The probable collision count in the chain topology is shown in Figure (b) where the case with 0 collisions has a probability of 87.06% and 89.21% when using exponential and uniform weights respectively. The maximum number of probable collisions are 7 for both weight distributions despite very long runs, which means that the network eventually recovers from collisions.

The probable collision count in the ring topology (not shown) shows that there is no upper bound of collision count as the collisions add up, but there is still fixed probability peak at 0 collisions (87.06% and 88.39% using uniform and exponential weights resp.) with a short tail up to 7 collisions (like in Figure (b)), long interval of 0 probability and then small probability bump (0.35% in total) at large number of collisions. Thus the probability of perpetual collisions is tiny.

Figure (c) shows the energy consumption probability density: using uniform and exponential weights in a chain and a ring topologies. Ring topologies use more power (possibly due to collisions), and uniform weights use slightly less energy than exponential weights in these particular topologies.

We provided probabilistic evidence that sensor network in a ring and a chain topology may suffer perpetual collisions with probabilities slightly higher than 10%, but it is able to recover in a chain topology in a sense that there is rapidly decreasing probability of staying in a perpetual collision. There is some evidence that uniform weights in choosing delay might fair better.

Model with probabilistic weights model/query files.
Added collision counts and energy model/query files.
Two network comparison model/query files.

 Collision probability distribution and density using exponential and uniform weights in chain and ring topologies: (a) over time, (b) over collision count. (a) (b) (c) Network energy consumption. (d) Model of a node.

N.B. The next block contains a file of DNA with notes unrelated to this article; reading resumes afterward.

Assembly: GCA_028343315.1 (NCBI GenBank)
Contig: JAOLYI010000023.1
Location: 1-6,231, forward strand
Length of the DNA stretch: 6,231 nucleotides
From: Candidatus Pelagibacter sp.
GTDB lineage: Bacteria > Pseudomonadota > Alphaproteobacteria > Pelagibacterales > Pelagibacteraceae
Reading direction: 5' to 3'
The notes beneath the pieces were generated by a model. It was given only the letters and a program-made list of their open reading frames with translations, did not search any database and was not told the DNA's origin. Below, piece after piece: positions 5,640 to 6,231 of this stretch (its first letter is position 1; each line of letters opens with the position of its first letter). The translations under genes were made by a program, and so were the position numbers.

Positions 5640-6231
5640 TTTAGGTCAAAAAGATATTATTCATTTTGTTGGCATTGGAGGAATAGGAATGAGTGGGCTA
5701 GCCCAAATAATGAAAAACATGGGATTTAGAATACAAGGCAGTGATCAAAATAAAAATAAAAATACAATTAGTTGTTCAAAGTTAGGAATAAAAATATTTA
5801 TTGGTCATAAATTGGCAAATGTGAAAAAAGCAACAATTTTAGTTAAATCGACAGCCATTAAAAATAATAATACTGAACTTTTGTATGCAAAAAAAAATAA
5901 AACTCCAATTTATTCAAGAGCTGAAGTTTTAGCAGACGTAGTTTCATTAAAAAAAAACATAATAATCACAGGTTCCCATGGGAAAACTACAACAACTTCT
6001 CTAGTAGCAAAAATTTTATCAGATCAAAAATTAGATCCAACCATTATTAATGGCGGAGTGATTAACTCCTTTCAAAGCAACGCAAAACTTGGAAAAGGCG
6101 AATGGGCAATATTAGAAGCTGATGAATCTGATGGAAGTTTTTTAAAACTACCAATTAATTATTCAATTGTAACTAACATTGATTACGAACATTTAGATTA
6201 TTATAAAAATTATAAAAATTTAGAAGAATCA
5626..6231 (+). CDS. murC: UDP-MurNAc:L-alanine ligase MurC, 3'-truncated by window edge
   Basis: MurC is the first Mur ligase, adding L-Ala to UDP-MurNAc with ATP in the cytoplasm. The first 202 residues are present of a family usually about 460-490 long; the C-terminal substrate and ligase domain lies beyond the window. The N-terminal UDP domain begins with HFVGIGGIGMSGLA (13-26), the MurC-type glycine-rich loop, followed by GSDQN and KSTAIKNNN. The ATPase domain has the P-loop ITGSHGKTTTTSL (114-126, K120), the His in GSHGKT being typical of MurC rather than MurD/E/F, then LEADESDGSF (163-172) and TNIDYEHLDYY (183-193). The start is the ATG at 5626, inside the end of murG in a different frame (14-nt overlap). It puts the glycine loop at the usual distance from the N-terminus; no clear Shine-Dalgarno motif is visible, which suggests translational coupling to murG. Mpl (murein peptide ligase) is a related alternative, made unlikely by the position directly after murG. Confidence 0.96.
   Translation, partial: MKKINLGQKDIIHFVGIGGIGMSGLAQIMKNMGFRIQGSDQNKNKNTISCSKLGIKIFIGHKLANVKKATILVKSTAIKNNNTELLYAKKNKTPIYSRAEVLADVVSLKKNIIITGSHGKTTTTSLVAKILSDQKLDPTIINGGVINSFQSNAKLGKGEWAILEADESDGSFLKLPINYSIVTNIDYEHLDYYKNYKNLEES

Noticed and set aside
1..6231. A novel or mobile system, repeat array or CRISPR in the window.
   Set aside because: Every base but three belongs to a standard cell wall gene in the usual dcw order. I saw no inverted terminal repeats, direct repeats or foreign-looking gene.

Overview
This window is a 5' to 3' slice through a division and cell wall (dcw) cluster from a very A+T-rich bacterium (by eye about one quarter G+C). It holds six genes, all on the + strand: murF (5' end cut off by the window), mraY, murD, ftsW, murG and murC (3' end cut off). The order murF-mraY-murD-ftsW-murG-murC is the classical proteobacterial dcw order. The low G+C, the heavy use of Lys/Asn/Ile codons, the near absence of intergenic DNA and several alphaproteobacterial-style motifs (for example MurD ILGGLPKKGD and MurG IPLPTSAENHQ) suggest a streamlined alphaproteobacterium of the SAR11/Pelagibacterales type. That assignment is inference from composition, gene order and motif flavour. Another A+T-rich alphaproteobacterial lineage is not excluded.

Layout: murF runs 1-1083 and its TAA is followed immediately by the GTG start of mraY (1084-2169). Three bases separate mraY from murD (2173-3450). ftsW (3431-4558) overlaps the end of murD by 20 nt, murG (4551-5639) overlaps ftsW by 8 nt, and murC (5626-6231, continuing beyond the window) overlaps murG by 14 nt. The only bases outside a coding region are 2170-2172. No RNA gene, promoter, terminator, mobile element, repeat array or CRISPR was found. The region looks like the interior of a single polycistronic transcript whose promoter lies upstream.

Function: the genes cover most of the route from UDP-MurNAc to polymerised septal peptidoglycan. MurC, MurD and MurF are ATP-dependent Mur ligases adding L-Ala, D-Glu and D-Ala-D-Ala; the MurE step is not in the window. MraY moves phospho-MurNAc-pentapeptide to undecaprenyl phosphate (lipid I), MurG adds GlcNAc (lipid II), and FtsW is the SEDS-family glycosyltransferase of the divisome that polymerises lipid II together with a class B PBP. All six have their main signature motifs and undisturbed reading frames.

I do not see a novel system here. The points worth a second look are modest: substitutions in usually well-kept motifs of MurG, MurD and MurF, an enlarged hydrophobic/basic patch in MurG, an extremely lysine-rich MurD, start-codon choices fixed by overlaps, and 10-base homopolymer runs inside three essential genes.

# LMAC 10-node Case-Study

Larger sensor networks than five nodes are hardly verifiable by classical Uppaal, moreover the infinite loops of reoccurring collisions are not quantified probabilistically, hence one cannot assess the criticality of the issue. In this part we examine how SMC can be applied for larger networks and detect perpetual collisions using probabilistic means. The idea is that in cases with reoccurring collisions, the number of collisions diverge together with time.

First, we sift through 10000 random topologies and find cases where the probability of hitting large number of collisions is high. Figure(a) shows the five topologies with highest probability Pr[<=2000](<> collisions>42). The verification takes about 6h 30min on a 32 core cluster. We can improve the topology search by heuristic construction of the connectivity graph, which yields 5120 non-isomorphic topologies. The computation on the same cluster took 3h 30min and the worst cases are displayed in the second row of Figure(b). The heuristic approach has clear advantages in performance, but does not guarantee the exhaustiveness.